Birth-to-Five: A new study finds that effective instructional leaders who are strategically focused on children’s development and early achievement are the most important element to having a strong early education program.
But the researchers work began several years prior when researchers from UChicago Consortium and Ounce developed a new measuring system that used surveys of teachers, staff members, and parents to determine the level of organizational supports in early-childhood education settings. This system became known as the Early Education Essentials.
Through these surveys, the researchers identified early-childhood education centers with strong and weak essential support scores. They then went into two centers with strong scores and two with weak scores to observe. Each pairing featured one school-based center and one community-based center. All of the centers were located in Chicago and in low- and working-class income neighborhoods. Their research validated what they had found in the surveys as the team was able to see how these elements worked in practice.
They found that effective instructional leaders who are “strategically focused on children’s development and early achievement” are the most important element to having a strongly organized program.
Debra Pacchiano is the vice president of translational research for Ounce and served as the co-principal investigator on this study.
She says the strongest early-childhood education leaders differentiate themselves from weaker leaders in one key way.
“It’s so easy for leaders to fall into a compliance mindset where they are consumed by a myriad of program standards,” said Pacchiano. “In contrast, the leaders who are very successful in creating the strongest climate and conditions for positive practice and change, these leaders have a vision that is purpose driven. It’s rooted in developmental science and very importantly developmentally appropriate practice.”
Pacchiano notes that these leaders tend to have just a few goals that they constantly focus on achieving through collaboration.
The researchers found that the presence of collaborative teachers to be the second most important element in a strong early-childhood education setting.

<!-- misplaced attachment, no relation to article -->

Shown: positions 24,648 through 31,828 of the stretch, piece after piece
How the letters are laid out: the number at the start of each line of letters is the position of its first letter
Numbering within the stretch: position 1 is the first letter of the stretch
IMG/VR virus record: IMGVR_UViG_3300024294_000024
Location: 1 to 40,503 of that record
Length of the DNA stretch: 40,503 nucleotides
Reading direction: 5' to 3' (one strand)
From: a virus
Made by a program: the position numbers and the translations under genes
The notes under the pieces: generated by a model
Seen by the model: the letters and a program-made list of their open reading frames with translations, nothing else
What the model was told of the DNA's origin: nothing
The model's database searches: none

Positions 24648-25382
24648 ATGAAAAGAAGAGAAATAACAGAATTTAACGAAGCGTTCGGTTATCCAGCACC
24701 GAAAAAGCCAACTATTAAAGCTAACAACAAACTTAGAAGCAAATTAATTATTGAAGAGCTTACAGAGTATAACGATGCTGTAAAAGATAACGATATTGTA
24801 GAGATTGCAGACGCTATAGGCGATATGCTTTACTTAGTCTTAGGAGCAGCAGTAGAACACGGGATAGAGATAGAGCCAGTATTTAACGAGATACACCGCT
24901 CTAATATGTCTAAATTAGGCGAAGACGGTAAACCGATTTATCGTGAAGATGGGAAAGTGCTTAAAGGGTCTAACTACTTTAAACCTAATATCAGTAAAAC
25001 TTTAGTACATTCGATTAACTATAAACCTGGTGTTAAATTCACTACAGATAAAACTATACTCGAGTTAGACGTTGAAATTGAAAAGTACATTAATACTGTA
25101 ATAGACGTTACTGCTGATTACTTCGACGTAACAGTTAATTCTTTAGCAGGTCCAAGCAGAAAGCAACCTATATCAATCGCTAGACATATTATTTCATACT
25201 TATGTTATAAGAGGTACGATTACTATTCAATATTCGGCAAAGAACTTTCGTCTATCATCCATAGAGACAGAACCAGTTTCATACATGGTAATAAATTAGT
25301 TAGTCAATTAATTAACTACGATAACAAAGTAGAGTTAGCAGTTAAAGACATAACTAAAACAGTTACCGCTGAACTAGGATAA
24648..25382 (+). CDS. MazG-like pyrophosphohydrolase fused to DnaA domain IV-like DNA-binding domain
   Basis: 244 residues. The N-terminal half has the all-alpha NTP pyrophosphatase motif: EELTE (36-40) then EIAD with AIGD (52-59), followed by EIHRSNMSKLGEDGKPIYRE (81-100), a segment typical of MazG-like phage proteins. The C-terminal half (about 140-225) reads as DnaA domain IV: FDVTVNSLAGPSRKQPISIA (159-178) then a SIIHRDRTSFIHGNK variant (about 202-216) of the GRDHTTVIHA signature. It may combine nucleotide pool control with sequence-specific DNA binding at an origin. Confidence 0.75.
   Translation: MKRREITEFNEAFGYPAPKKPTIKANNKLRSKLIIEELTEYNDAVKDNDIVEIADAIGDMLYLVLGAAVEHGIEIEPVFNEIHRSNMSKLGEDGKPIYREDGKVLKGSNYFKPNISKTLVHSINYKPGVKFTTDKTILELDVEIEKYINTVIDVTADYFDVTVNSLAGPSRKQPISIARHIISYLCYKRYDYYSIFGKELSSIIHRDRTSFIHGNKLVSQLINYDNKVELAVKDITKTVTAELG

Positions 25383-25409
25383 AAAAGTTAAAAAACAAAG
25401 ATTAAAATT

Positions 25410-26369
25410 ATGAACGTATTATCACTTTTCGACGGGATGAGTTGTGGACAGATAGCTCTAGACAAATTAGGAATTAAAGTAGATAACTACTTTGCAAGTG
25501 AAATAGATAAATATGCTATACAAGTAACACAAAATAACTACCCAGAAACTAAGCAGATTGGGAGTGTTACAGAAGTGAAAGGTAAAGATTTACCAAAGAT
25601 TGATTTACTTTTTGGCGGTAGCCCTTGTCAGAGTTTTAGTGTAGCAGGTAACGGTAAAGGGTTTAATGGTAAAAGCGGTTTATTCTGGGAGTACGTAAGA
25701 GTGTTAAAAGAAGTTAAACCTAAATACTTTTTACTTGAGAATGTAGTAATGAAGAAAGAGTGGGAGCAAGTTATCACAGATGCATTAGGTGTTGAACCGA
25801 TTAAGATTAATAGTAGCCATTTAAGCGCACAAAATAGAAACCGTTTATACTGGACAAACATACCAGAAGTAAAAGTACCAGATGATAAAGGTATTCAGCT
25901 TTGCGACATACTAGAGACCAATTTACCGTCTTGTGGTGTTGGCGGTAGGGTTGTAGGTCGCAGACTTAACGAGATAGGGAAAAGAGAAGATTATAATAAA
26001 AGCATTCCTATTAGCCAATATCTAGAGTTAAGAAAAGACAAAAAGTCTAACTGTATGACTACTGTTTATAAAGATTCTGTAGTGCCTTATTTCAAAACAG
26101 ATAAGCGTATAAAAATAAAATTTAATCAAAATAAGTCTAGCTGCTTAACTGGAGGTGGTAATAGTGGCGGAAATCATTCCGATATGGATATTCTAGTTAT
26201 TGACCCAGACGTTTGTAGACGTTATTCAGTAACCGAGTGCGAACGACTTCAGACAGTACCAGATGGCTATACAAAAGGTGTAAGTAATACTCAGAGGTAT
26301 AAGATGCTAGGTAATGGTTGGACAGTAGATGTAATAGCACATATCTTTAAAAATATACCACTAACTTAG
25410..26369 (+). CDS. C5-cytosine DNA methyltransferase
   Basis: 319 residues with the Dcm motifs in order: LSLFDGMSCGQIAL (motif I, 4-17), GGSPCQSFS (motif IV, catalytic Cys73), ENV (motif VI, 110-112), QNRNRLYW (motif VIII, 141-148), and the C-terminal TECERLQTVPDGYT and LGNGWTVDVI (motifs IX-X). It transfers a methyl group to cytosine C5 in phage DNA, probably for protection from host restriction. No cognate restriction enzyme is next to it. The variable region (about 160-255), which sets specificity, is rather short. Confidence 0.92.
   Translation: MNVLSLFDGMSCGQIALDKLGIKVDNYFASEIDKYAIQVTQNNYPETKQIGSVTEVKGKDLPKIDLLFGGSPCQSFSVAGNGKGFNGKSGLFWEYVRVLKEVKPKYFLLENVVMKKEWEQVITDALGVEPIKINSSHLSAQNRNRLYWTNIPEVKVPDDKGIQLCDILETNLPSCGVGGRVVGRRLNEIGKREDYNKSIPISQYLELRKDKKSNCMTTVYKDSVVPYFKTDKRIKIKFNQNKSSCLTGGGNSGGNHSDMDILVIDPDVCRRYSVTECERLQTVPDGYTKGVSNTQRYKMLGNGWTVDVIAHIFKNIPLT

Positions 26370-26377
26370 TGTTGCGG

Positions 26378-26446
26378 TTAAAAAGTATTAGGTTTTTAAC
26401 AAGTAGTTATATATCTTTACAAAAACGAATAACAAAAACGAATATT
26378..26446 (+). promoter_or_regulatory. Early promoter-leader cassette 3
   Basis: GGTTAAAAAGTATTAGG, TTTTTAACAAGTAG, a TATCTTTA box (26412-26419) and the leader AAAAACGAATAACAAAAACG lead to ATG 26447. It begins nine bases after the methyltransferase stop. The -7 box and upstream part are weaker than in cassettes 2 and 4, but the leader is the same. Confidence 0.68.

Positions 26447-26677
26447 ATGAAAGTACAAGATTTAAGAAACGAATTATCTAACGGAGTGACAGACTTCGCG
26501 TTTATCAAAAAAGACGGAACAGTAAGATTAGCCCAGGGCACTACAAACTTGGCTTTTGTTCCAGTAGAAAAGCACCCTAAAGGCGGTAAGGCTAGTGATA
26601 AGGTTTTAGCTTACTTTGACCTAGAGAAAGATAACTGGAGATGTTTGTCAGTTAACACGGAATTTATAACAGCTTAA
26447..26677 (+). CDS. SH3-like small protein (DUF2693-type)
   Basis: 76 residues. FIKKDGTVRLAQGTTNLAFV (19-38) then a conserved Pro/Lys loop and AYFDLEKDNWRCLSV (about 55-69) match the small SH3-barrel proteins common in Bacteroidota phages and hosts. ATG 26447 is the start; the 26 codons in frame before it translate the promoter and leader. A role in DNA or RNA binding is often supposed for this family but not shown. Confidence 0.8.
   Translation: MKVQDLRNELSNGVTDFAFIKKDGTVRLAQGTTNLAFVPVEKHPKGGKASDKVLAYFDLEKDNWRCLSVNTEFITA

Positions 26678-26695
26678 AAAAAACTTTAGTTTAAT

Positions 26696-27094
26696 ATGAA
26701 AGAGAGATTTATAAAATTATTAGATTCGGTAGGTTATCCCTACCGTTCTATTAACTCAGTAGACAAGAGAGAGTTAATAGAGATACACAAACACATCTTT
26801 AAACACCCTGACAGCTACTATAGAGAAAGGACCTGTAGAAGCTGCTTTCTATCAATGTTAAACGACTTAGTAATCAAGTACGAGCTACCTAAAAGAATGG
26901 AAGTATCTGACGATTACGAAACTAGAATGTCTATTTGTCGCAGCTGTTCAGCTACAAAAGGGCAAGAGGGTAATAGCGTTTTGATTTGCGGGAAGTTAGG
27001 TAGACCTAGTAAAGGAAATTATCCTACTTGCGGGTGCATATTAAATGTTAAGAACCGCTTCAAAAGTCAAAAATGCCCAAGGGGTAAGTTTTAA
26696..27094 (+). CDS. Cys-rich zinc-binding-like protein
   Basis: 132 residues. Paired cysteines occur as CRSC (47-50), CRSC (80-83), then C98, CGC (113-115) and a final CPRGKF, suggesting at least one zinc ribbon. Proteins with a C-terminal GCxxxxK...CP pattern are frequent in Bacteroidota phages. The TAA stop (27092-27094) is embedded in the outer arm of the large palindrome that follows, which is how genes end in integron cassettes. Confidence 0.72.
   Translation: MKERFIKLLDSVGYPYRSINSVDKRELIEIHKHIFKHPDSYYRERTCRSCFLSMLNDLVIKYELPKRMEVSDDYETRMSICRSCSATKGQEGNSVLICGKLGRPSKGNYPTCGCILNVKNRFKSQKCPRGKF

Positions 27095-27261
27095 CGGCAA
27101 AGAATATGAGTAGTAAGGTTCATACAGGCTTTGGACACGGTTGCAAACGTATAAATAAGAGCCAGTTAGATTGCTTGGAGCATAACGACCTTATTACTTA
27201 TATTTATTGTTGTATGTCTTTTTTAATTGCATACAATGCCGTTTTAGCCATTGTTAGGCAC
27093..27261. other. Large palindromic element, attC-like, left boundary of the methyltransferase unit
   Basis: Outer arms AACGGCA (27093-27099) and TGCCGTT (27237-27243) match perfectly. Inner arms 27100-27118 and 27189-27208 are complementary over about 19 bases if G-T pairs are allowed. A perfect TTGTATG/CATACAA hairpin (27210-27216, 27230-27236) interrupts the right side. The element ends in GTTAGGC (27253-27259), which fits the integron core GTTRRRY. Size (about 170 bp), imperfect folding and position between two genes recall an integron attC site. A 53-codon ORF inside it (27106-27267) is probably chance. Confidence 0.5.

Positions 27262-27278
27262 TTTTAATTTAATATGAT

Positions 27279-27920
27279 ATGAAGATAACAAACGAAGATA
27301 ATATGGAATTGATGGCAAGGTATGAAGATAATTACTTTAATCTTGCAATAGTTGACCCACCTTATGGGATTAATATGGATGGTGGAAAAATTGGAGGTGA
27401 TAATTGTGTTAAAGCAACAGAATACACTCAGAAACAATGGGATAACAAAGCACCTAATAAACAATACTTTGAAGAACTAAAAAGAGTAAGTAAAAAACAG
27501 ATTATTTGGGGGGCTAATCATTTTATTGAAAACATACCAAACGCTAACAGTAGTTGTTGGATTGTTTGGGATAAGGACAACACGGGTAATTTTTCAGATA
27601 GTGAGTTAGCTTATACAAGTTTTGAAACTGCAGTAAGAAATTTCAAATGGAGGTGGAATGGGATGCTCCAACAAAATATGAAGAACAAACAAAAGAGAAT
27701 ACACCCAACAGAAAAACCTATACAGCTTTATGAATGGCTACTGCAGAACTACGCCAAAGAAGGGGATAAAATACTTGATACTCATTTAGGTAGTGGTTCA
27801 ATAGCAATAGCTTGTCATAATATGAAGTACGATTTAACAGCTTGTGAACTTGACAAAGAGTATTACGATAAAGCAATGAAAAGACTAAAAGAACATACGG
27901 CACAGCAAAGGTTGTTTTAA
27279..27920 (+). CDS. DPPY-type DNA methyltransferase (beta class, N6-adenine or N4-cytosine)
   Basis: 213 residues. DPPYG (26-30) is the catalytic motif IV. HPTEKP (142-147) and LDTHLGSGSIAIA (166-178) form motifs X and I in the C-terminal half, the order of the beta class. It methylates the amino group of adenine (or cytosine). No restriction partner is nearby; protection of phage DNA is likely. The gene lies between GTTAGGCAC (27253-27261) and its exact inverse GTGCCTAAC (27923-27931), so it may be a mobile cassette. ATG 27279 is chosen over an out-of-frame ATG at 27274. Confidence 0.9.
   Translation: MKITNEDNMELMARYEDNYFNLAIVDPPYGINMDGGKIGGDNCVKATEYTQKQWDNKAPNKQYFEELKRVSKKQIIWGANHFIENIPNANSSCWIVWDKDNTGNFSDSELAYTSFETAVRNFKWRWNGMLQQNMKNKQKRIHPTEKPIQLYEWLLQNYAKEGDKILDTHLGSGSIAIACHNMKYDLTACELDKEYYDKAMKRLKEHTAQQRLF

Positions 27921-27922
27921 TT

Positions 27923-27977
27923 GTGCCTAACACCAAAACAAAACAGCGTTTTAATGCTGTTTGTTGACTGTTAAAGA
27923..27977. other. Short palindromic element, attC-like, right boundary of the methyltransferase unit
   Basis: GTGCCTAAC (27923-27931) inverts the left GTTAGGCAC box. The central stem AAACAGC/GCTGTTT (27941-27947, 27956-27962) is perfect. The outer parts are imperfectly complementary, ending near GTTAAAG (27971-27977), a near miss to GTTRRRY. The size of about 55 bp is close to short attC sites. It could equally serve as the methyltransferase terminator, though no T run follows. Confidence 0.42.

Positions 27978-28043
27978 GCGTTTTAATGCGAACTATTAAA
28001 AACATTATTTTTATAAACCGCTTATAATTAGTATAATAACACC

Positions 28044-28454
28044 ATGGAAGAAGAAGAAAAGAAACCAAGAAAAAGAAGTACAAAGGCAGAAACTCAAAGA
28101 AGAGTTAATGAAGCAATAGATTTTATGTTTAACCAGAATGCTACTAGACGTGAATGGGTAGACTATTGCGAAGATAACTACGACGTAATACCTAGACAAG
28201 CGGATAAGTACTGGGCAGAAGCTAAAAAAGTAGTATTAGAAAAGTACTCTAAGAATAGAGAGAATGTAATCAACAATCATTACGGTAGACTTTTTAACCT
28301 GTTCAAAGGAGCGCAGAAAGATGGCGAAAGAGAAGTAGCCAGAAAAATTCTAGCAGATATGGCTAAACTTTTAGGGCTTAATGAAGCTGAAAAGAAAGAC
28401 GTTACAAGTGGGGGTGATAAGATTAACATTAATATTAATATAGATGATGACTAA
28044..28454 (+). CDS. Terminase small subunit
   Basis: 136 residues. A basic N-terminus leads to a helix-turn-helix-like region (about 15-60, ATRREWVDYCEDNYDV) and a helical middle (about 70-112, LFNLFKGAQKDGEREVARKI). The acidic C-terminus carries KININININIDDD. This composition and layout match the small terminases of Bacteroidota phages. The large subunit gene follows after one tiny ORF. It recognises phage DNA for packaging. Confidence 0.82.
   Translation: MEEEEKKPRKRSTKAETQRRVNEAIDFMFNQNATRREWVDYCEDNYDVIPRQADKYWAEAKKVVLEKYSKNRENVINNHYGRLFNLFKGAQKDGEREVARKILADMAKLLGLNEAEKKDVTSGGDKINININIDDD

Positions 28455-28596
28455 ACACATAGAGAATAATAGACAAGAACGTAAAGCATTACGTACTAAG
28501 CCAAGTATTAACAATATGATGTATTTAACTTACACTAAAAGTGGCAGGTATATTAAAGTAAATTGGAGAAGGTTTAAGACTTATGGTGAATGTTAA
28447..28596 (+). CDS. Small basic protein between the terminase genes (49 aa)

“We must understand that improvement is achieved at the local level through collective responsibility and action of the people closest to the work,” said Pacchiano. It’s the school leader who is responsible for establishing the climate and a set of routines focused on excellence and program improvement, she said.
The other essential elements in order of importance include, involved families, a supportive environment, ambitious instruction, and “parent voice,” or the idea that parents feel respected by all staff and have influence over programming.
The elements the study associates with weaker programs—such as a concentration on meeting requirements for compliance and teaching children letters and numbers in preparation for kindergarten—stand in sharp contrast to the stronger programs that focus on students’ social and emotional learning first and let the more academic work fall into place behind that.
Children from low-income families tend to be concentrated in programs that focus on drilling letter and number recognition.
“What we see is this heavy additional inequity emerging because of that focus, that reaction back to compliance and back to getting kids ready for kindergarten,” said Pacchiano.
Pacchiano calls the study’s findings innovative and transformative as they represent a shift away from early-childhood education improvement efforts that have focused on classroom teaching practice and classroom materials, which come with costly and time-consuming assessments.
She argues that the study shows a 20-minute survey can be just as effective as those efforts in pointing out where early learning programs are strong and where they need improvement.
Pacchiano also finds it problematic that, while the Every Student Succeeds Act requires that K-12 schools pay attention to school climate and conditions, that required focus is largely absent in early-childhood education.
“What we have to grapple with in early childhood is that without a simultaneous focus on strengthening classroom practice and the organizational contexts that enable that effective practice, it is unlikely that schools and centers will ever realize meaningful and sustained improvements in the quality of ECE teaching and learning,” said Pacchiano. “We must focus on both.“